The Japanese government’s own figures reveal this, the organisation says in a report to mark 10 years of the disaster
Just 15 per cent of the Fukushima Daiichi Nuclear Plant’s core area in Japan has been decontaminated a decade after it suffered a catastrophic triple reactor meltdown March 11, 2011, according to a report by non-profit Greenpeace International.
An overall average of 15 per cent of the Special Decontamination Area (SDA) of Fukushima has been decontaminated according to an analysis of the Japanese government’s own data, the report said.
This is despite an enormous decontamination programme by the government, the report titled Fukushima Daiichi 2011-2021: The decontamination myth claimed.
It is also contrary to what the Japanese government’s claim that, with the exception of the ‘difficult-to-return’ zones, decontamination had largely been completed within the SDA that includes the municipalities of Namie and Iitate.
Greenpeace said most of the SDA remained contaminated with radioactive caesium.
“In the case of Namie for example, of the 22,314 hectares that make up the municipality, only 2,140 hectares have been decontaminated — just 10 per cent of the total. One major reason for this is that much of Fukushima prefecture is mountainous forest that cannot be decontaminated,” the report read.
The Japanese government intends to reach a ‘decontamination target’ of 0.23 microsieverts per hour (µSv/h) in the long run. This, they estimate, would lead to an annual dose of 1 millisievert per year (mSv/y), which is the recommended maximum level for public exposure to radiation other than from medical or natural background exposure.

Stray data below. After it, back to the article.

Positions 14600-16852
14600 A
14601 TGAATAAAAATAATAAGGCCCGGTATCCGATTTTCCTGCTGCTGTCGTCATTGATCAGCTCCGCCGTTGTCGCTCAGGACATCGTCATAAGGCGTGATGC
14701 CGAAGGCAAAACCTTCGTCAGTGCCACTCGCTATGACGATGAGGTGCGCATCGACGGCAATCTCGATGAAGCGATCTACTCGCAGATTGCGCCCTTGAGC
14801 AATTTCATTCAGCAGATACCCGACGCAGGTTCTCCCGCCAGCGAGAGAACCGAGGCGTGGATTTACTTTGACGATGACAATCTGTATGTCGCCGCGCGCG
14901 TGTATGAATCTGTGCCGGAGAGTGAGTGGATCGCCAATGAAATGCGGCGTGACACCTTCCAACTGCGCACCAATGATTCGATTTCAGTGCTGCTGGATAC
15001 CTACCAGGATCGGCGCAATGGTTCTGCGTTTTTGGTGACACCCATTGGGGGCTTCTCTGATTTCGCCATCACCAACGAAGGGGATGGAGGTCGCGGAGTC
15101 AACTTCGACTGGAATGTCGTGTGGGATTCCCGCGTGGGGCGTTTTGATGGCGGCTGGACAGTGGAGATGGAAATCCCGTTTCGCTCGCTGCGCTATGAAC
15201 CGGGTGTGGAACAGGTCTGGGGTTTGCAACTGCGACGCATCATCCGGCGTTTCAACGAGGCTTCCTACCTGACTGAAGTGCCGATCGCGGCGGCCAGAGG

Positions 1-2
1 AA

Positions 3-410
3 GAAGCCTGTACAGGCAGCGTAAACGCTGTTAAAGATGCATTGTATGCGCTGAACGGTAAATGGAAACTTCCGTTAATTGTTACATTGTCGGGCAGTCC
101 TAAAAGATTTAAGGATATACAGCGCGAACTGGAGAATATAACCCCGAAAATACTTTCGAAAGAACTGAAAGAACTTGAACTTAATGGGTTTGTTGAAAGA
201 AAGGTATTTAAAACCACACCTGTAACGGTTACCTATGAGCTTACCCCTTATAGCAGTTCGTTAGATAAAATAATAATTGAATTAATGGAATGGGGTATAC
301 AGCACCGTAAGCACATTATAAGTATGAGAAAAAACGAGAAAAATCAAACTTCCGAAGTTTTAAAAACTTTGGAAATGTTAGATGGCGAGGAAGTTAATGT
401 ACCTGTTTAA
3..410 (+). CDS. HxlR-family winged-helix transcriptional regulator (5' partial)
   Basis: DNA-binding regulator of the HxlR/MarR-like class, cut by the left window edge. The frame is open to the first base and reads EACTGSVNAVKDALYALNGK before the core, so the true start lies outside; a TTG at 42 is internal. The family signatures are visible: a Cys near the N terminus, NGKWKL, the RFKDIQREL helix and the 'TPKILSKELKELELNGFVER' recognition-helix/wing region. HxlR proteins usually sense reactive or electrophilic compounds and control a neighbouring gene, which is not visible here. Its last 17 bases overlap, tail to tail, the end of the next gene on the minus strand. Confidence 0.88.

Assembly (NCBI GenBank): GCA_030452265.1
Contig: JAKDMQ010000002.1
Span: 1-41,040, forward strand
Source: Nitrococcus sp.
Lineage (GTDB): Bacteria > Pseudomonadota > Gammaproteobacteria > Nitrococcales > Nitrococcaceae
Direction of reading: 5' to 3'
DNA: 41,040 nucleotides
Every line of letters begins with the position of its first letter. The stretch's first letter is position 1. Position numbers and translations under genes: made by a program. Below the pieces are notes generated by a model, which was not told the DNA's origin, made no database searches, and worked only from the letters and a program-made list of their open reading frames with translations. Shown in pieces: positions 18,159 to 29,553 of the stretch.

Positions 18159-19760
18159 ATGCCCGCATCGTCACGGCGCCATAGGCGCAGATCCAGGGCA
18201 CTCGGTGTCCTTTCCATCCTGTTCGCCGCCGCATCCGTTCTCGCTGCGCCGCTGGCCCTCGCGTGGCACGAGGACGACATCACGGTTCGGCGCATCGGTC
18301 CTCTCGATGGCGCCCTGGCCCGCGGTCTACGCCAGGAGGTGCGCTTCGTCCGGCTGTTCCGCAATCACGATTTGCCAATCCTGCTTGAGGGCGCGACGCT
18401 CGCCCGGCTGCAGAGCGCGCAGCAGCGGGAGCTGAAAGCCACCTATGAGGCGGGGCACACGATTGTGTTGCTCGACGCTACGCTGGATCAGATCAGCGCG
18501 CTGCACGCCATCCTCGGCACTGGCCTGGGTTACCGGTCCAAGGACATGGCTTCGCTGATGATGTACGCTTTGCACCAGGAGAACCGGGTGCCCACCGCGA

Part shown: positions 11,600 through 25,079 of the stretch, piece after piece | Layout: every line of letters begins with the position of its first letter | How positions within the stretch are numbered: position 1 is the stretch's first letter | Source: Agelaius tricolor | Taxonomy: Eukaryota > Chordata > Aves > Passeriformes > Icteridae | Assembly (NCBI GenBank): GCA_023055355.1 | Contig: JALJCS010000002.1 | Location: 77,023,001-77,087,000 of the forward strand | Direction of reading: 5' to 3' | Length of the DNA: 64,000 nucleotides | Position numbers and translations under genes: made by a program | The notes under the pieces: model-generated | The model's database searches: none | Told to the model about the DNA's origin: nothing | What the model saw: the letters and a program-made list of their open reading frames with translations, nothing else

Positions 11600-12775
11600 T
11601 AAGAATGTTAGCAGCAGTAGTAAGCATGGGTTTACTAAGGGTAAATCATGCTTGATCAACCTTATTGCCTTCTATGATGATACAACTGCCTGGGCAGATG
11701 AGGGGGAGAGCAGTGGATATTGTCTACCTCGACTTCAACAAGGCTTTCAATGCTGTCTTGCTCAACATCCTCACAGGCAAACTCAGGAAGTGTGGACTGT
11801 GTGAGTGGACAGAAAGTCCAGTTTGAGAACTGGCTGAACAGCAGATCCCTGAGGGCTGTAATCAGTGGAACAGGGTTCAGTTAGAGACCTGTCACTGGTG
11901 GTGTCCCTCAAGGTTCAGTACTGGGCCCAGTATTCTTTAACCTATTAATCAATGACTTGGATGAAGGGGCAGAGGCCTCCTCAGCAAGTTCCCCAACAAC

However, according to the report, readings throughout the last decade have shown levels to be well above this figure, according to the report.
Lesson for India
“Japan is hiding important details related to Fukushima. Secrecy and lack of transparency is common to all nuclear powers whether it be the United States or India, Pakistan and Israel. Japan is no exception,” SP Udayakumar, from the People’s Movement against Nuclear Energy or PMANE told Down To Earth.
Udayakumar had spearheaded efforts against the Kudankulam Nuclear power Plant in Tamil Nadu in the last decade.
He also said India’s nuclear establishment had not learnt any lessons from Fukushima or from Three Mile Island and Chernobyl for that matter.
“The atomic energy department is completely resistant to lessons from these three incidents. In fact, they are doing the opposite. Newer units are being added to Kudankulam, Jaitapur, Kaiga, Tarapur and Kalpakkam without popular debate or public consultation. The more units we have, the more possibility of accidents like Fukushima. But nobody seems to learn,” Udayakumar added.
He also said Fukushima highlighted what was in store for India if such an accident took place here.
India’s ability to handle such situations was really bad. If Japan, a scientifically advanced and politically stable country could struggle, one could hardly fathom what the situation would be like in India if something happened here, he added.
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